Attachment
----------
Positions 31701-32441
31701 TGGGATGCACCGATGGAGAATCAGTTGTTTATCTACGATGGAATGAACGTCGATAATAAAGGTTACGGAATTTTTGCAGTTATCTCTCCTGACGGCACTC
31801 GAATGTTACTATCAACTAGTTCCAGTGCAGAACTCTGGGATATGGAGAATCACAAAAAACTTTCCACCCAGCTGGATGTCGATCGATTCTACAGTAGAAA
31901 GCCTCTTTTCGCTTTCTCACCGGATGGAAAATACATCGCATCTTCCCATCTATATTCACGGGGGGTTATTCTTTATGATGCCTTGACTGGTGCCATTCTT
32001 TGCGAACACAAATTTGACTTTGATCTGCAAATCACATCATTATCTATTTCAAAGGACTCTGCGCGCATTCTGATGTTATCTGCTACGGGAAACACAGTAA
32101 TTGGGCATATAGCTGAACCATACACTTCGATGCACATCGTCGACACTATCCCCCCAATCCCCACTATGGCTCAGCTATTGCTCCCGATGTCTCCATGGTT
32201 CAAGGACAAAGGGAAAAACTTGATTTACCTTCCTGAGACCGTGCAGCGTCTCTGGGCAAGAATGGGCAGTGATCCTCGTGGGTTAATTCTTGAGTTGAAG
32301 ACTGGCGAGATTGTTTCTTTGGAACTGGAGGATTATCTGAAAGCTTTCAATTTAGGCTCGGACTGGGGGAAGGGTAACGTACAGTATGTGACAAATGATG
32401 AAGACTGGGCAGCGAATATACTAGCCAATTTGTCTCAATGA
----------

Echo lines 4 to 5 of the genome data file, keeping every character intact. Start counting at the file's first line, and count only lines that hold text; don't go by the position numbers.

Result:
31901 GCCTCTTTTCGCTTTCTCACCGGATGGAAAATACATCGCATCTTCCCATCTATATTCACGGGGGGTTATTCTTTATGATGCCTTGACTGGTGCCATTCTT
32001 TGCGAACACAAATTTGACTTTGATCTGCAAATCACATCATTATCTATTTCAAAGGACTCTGCGCGCATTCTGATGTTATCTGCTACGGGAAACACAGTAA